Plank. Inhale forward to plank, the upward push-up position. Hold your body in a straight line by lifting your low belly and filling your kidney area with breath as you draw your tailbone down. Look slightly forward. Exhale, lower down to the ground. This pose strengthens and activates your core.
Locust Pose Variation (Shalabasana C). Lying on your belly, clasp your hands behind your back and point your toes. Scoop your tailbone under and INHALE as you lift your head, shoulders, and legs up, drawing your hands back towards your feet. If you can, squeeze your palms together. Lengthen your legs back as you lift your heart higher. This pose tones and strengthens the low back, opens the chest for expanded breathing, and stretches the shoulders. Hold at least 3 rounds of breath, then release down. This pose strengthens your lower back, opens the heart and shoulders.
Thigh Stretch. Come to a lunge with your right leg forward, knee bent to a square. Lower your back knee to the ground. Bring your hands to your front knee. Tuck your tailbone under and lift your low belly. Keeping this engagement, sit deeper in the legs, letting your front knee come over your toes. Bend your back leg, and reach back with your left hand to take hold of your foot. Draw your foot to/towards your outer hip. Scoop your tailbone strongly, lower your hips to sit even deeper. Breathe fully, deeply. Release and switch legs. This pose lengthens the quadriceps, which work hard on the bike.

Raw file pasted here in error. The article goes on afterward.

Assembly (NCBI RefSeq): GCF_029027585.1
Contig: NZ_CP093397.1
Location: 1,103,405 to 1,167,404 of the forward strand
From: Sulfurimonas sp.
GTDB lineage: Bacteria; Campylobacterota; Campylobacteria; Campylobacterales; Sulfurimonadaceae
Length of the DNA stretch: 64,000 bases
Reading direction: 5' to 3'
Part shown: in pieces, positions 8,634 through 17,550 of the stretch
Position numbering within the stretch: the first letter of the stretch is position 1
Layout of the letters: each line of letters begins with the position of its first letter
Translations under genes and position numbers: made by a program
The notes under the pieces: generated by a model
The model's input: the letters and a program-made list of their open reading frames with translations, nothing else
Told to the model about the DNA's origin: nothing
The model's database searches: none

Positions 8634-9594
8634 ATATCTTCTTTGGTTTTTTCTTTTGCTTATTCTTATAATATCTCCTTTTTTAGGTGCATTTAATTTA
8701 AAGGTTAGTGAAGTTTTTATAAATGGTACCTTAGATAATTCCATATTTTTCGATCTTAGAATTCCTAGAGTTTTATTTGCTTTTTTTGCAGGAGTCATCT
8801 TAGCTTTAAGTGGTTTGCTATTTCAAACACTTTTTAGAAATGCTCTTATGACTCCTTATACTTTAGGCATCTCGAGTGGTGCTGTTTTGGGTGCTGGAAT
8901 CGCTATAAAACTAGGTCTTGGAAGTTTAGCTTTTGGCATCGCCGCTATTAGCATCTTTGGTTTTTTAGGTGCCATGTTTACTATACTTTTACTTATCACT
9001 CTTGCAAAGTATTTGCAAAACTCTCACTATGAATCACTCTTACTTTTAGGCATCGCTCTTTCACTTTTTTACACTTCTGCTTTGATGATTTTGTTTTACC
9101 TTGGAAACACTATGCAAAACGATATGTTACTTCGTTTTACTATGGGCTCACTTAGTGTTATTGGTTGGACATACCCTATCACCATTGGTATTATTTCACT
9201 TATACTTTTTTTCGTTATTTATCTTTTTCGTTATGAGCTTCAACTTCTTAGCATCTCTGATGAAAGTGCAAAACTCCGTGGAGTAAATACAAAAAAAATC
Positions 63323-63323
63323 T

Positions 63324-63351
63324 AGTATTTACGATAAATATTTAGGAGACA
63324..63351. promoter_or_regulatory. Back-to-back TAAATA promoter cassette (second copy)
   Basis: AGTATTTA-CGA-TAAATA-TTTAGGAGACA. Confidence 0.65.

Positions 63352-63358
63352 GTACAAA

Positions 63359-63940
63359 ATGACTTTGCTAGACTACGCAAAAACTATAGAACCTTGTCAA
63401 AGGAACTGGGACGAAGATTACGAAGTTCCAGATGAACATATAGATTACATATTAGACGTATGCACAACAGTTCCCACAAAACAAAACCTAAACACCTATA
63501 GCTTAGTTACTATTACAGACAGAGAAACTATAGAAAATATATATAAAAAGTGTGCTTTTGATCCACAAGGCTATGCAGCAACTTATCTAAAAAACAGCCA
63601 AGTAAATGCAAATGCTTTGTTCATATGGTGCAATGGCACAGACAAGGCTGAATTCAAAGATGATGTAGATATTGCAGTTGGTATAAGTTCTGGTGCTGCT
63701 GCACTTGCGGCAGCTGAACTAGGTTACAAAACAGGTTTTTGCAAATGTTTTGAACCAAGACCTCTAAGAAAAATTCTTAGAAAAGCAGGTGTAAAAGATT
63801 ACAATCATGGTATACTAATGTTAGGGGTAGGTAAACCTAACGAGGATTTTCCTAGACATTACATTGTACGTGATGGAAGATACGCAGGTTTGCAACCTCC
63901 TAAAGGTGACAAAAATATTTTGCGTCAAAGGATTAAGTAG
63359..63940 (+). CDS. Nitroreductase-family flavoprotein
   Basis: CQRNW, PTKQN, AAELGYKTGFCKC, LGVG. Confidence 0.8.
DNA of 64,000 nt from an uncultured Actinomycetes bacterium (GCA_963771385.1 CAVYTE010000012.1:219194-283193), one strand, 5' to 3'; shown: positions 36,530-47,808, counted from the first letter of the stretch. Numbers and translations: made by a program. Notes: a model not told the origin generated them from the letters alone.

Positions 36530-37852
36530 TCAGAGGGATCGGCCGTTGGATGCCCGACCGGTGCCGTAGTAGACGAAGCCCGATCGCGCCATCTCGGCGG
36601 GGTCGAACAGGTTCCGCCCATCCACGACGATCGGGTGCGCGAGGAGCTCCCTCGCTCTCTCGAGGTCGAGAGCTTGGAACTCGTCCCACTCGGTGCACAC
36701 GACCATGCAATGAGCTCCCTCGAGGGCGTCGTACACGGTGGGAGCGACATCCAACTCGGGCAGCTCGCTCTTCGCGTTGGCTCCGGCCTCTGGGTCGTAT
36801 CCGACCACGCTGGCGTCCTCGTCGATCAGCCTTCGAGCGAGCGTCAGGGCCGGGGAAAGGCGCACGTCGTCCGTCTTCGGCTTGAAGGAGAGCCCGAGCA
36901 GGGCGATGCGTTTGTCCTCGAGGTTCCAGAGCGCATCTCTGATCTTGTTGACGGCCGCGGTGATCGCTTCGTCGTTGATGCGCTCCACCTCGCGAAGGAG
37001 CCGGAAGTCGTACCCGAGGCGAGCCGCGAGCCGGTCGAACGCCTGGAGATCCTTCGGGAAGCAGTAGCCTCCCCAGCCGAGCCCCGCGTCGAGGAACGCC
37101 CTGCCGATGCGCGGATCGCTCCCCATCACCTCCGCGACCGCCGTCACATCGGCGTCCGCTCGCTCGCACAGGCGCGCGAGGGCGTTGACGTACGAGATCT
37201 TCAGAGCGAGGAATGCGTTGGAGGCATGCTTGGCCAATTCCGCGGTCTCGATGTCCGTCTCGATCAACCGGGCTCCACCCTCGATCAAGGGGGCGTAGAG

Foot Stretch. Come to your knees, tuck your toes under and sit your weight back on your heels. This is a strong stretch for most people—a tad torturous, but very therapeutic for the fascia of the soles of your feet, which will soon be locked in position on your pedals. Endure this pose for 60 seconds, then release. Repeat whenever you feel like it (or not)!
Gratitude Pause. Close your eyes. Sit for a moment and turn your attention to your breath. Receive the breath, this gift of life, in gratitude for a healthy body and this wonderful day.
Have a great ride!
JULIA INGERSOLL is a former top-ranked, professional mountain bike racer, a certified yoga teacher and an artist, and has been leading retreats for Women’s Quest since 2004. Julia began practicing yoga in 1991 with Richard Freeman, and her continuing studies include extensive training in Vinyasa Flow and Anusara styles of Hatha yoga. She maintains an active teaching schedule at the Esalen Institute and the Post Ranch Inn in Big Sur, California where she lives. Julia also teaches yoga, cycling, and art on Women’s Quest retreats internationally.
Colleen Cannon Colleen Cannon is President, CEO and founder of Women’s Quest, a multisport fitness retreat providing athletic and holistic training for women worldwide. Prior to founding Women’s Quest, Colleen was a professional triathlete competing worldwide with over seventy career victories... more»